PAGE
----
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We identified challenges and coping strategies used by YA-PM/ICD that were consistent with existing literature, but also uncovered additional themes. Similarly to McDonough,13 challenges identified included body image concerns. In our study, many reported embarrassment and psychological discomfort from the increased attention due to device visibility and scarring. These concerns had a lasting impact: participants were apprehensive about situations where the device would be visible or felt. This focus on the aesthetic and its influence on relationships are consistent with Erikson’s stages of human development, as individuals deal with the conflict of intimacy versus isolation in early adulthood.16 Older participants in our study mentioned that these insecurities get better over time, but still recalled how difficult and embarrassing their teenage years were due to the physical characteristics of the implant.

Additional challenges, similar to McDonough’s,13 were expectations and limitations of physical activity, financial security, future uncertainty, and childbearing concerns. Unique to our study were fear of the device misfiring and concerns about device replacements, surgeries, and cost. Older adults receiving a device may need 1 or 2 replacements or battery changes, but YDRs will likely need many replacements requiring surgeries. Not only the procedures themselves but also the associated medical costs generated worry. Longevity of PMs and ICDs ranges from 7 to 10 years and from 4 to 13 years respectively. According to Martin Burke, DO, FACC, FACOI, FRCP, an expert in cardiac electrophysiology, typically PM leads have a mean longevity of 20 years, and ICD leads have 8-year longevity (personal e-mail communication, October 19, 2014).

The coping strategies used by participants to manage challenges included acceptance, which is similar to normalization in the studies of McDonough13 and Zeigler and Nelms.12 Acceptance, or normalization, is a coping strategy recognized by other researchers and was also reported by our participants. We believe that this strategy (acceptance) may precipitate other coping strategy behaviors we identified such as educating others, using humor, and confrontation.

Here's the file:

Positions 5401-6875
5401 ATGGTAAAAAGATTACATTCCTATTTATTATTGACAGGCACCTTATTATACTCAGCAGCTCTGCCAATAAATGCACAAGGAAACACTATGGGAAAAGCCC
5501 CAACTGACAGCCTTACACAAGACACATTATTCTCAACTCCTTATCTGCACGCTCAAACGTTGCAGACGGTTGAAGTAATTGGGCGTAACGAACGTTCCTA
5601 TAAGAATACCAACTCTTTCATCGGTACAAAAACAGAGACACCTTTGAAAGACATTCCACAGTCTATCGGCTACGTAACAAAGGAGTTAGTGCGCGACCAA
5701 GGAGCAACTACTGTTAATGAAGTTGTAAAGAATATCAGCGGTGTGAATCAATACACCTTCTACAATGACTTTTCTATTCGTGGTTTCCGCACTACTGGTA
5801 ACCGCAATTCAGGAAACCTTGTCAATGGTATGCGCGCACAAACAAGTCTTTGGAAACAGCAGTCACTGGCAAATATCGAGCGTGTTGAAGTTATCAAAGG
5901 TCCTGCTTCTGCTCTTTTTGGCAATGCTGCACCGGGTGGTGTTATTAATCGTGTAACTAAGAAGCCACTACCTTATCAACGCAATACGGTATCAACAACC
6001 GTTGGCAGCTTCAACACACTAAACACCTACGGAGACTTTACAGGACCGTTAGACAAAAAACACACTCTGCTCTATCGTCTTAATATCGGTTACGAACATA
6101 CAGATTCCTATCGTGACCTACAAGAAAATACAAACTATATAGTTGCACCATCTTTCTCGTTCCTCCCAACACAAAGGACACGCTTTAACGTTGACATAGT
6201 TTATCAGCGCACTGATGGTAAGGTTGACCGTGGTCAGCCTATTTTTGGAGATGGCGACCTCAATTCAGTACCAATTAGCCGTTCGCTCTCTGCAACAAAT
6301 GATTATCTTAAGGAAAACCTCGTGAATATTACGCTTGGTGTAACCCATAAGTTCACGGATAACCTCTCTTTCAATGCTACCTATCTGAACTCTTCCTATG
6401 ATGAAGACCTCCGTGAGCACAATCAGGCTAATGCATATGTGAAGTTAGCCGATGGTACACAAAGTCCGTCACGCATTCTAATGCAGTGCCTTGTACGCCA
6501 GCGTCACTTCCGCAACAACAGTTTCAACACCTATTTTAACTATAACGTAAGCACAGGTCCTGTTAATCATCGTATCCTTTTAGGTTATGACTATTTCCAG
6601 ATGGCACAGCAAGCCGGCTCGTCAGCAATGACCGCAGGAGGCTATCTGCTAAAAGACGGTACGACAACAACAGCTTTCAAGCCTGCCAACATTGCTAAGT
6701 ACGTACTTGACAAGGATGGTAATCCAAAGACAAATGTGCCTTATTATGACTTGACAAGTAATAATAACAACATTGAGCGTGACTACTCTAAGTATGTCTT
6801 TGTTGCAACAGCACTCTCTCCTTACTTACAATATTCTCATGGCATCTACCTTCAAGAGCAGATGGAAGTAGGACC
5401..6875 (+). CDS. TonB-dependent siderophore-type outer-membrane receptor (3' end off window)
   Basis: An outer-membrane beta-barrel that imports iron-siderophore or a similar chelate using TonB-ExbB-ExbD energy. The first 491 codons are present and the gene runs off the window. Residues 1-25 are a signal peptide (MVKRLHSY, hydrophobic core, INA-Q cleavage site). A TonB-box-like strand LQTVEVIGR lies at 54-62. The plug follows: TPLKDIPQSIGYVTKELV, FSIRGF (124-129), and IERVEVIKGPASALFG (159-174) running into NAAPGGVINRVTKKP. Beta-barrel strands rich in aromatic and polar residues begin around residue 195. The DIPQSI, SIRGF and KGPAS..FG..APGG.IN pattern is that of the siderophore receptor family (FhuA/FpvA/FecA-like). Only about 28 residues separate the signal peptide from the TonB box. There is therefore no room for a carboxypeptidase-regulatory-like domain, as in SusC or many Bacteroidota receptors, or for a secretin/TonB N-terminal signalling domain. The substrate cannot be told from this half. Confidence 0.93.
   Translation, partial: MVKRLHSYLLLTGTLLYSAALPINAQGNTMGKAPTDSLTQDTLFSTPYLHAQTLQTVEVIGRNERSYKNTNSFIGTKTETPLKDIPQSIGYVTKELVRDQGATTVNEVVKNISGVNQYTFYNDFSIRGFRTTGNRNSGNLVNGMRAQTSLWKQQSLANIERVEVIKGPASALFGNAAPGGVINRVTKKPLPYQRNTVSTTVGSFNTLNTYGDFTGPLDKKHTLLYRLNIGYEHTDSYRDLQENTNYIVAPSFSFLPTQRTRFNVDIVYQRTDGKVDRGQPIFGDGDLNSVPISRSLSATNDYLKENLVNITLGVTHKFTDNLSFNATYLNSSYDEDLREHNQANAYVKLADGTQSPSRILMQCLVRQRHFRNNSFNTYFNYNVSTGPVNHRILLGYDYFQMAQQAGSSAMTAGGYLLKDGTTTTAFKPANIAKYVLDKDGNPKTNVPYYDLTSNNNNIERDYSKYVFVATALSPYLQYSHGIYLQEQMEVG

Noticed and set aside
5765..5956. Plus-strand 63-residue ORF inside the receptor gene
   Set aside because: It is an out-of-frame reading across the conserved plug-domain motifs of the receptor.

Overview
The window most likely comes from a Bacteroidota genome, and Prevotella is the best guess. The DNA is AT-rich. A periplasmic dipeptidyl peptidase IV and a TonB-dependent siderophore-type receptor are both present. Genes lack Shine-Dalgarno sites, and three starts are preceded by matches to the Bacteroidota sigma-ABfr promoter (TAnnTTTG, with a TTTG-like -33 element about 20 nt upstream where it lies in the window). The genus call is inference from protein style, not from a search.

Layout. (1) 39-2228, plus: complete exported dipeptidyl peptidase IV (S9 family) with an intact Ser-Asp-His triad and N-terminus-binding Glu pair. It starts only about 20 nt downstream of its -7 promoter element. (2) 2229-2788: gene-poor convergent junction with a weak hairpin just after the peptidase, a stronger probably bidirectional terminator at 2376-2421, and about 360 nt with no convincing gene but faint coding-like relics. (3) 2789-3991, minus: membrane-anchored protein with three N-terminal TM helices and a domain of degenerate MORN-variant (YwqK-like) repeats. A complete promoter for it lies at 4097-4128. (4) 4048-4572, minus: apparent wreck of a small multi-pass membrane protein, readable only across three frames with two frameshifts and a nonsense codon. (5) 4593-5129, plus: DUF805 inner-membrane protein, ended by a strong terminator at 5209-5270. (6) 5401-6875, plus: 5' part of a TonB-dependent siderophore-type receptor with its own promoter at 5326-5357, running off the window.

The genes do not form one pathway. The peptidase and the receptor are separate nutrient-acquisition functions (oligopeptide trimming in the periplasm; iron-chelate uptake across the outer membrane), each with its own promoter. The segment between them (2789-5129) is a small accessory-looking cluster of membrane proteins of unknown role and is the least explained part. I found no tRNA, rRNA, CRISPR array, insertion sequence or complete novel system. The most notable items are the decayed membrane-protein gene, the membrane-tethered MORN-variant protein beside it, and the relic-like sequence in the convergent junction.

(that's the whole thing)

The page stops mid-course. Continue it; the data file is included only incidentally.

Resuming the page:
Many participants said that they had difficulty coping with the life changes that followed device implantation, and all participants reported lack of support. Some participants also reported avoidance as a strategy; although there is no evidence of avoidance in other studies reviewed herein, it is likely that avoidance may be underrecognized. According to SCM, it is important to have external support resources to optimize coping behavior leading to positive psychosocial responses. This study identified a broad range of coping strategies; it was clear that not one technique was appropriate to address all challenges. However, educating others and spreading awareness and/or confronting the situation surfaced in most interviews. This finding was similar to the responses of McDonough’s13 young adult population, which is consistent with this developmental stage.

Overall, this study identified the challenges and coping behaviors shared by YA-PM/ICD. Participants feared device malfunction and disliked attracting attention, but also appreciated the device for lifesaving abilities and reduction of the symptoms: the device was well worth it. Increased attention and concern from others were a salient theme, reported by every participant, which is consistent with the social concerns that older adults experience.17

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The findings are limited by the small sample, demographics, and retrospective recall of experiences. All participants were non-Hispanic white, spent their childhoods in the Midwest, and had a variety of etiologies for implantation. Because participants were recalling their experiences, faulty or inaccurate memories may affect data. Participants also did not review the transcribed interviews. We also did not explore deliberately, but left it open to participants to describe, experiences with device discharge.

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We have expanded earlier research with new findings specific to YDRs. Knowledge of their challenges, paired with a repertoire of effective coping mechanisms, can help YDRs transition through adolescence, not least by knowing that their experiences are shared by other young people. We hope that this knowledge will equip health professionals to better care for this group.

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  • Physical appearance and body image are important during adolescence, and it is clear that having a device alters self-image. It is important to explore the alteration in self-image for YDRs in order to provide adequate support for developing coping behaviors.
  • The effect of having a device implanted early in life and its effect on subsequent relationships across the life span has not been adequately explored. Studies should be conducted to learn more about interpersonal relationships and how they are affected by having an implanted device.
  • Healthcare providers may not recognize the unique challenges and lived experience of YDRs and should be trained on providing appropriate support for YDRs.
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What’s New and Important?

  • Physical appearance and body image are important during adolescent development, and it is clear that having a device alters self-image. It is important to explore the alteration in self-image for device recipients at this stage of development to provide adequate support to develop appropriate coping behavior throughout the entire life span.
  • When cardiac devices are implanted in children, there are unique challenges, coping behaviors, and life experiences that should be recognized and addressed by healthcare providers and the recipient’s support circle.
  • The effect of having a device implanted early in life and its effect on subsequent relationships across the life span has not been adequately explored. Studies should be conducted to learn more about interpersonal relationships and how they are affected by having an implanted device.
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    adolescent; children; coping; implantable cardioverter defibrillator; pacemaker